Table of Contents

Handbook on Transport and Development

Handbook on Transport and Development

Edited by Robin Hickman, Moshe Givoni, David Bonilla and David Banister

This Handbook provides an extensive overview of the relationships between transport and development. With 45 chapters from leading international authors, the book is organised in three main parts: urban structure and travel; transport and spatial impacts; and wider dimensions in transport and development. The chapters each present commentary on key issues within these themes, presenting the debate on the impacts of urban structure on travel, the impacts of transport investment on development, and social and cultural change on travel. A multitude of angles are considered – leaving the reader with a comprehensive and critical understanding of the field.

Chapter 44: Understanding process: can transport research come to terms with temporality?

Tim Schwanen

Subjects: development studies, development studies, economics and finance, environmental economics, transport, environment, environmental economics, transport, urban and regional studies, transport

Extract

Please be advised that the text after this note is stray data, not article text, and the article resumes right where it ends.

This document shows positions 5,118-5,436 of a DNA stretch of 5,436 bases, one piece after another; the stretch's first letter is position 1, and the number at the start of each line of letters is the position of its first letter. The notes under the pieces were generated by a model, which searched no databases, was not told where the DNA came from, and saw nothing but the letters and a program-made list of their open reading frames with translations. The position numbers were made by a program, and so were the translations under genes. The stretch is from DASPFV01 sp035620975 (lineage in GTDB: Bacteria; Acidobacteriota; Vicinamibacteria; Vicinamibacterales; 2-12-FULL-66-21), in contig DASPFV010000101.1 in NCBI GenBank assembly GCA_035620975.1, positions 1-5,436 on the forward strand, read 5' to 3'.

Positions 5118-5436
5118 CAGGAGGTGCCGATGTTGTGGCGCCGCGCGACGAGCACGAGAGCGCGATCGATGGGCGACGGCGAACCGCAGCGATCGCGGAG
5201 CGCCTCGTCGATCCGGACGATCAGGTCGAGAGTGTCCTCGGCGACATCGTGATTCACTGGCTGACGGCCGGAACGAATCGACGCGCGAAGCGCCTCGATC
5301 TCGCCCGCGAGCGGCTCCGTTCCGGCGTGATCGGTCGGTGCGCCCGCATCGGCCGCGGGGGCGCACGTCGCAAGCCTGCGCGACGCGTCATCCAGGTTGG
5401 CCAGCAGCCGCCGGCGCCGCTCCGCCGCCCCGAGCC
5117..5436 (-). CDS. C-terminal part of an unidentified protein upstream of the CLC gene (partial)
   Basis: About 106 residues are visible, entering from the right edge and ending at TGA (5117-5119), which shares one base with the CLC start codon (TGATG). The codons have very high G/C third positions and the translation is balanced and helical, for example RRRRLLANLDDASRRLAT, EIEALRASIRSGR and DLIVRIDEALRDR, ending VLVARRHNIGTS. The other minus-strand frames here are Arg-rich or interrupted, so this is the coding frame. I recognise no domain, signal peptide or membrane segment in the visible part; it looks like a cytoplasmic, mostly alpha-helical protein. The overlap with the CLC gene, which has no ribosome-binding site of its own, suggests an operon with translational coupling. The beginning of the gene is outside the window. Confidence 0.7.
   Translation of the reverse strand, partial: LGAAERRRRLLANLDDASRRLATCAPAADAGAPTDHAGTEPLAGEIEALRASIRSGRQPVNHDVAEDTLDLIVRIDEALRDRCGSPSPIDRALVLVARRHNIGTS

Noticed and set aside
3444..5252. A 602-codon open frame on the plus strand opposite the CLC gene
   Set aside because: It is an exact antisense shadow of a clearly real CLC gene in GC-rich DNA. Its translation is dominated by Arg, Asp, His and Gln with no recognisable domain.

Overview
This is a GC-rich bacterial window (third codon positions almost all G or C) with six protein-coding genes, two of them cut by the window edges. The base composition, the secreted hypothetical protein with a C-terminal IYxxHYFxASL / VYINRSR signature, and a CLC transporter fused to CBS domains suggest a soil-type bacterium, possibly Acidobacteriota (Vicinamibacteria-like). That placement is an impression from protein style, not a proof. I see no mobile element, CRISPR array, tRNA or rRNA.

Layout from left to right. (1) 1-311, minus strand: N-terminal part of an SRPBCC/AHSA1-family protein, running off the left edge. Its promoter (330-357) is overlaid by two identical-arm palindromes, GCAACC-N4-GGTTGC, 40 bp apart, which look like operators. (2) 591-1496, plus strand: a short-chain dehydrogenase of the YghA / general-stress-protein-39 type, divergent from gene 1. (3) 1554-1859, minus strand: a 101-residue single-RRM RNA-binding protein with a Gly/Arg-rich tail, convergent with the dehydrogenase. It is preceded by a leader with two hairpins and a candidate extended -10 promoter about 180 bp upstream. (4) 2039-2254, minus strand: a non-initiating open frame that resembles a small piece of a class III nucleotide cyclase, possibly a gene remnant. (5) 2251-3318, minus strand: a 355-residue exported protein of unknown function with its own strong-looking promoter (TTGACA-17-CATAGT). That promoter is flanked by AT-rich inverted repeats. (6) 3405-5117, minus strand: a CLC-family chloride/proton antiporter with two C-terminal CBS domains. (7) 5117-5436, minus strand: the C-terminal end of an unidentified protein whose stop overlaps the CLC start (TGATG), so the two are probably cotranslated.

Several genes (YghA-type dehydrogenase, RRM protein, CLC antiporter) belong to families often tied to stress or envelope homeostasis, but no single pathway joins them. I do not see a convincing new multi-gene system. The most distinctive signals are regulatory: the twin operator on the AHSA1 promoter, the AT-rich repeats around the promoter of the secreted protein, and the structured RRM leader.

In many different ways the chapters in this book highlight the reciprocal relations of transport with material landscapes, economic systems, social structures and cultures. The contributions acknowledge the dynamic character of those relations, and some explicitly examine changes over time in them. Evidently, then, that thinking about transport and development must be framed in terms of temporality, or as irreversible processes with directionality in which past, present and future are implicated (Adam, 2008). As a topic, temporality thus defined has always been at the heart of transport analysis. After all, the point of the predict-and-provide approach to transport planning that emerged after World War II across the Global North was to facilitate the expansion of car use and the infrastructures facilitating this (Owens, 1995). Additionally, the current commitment to sustainable and low-carbon mobility is all about academics contributing to systemic change in existing transport systems in light of concerns over climate change, energy security and social injustice (Givoni and Banister, 2013). Examples of more specific events in the history of transport analysis that attest to the importance of temporality include the emergence of the first studies of induced demand (Downs, 1962; Goodwin, 1996), individuals’ travel habits (Goodwin, 1977; Banister, 1978) and, more recently, adaptation to climate change (Changdon, 1996; Jonkeren, 2009). There has, however, been little critical reflection on how process itself has been thought and practised in the transport research community.

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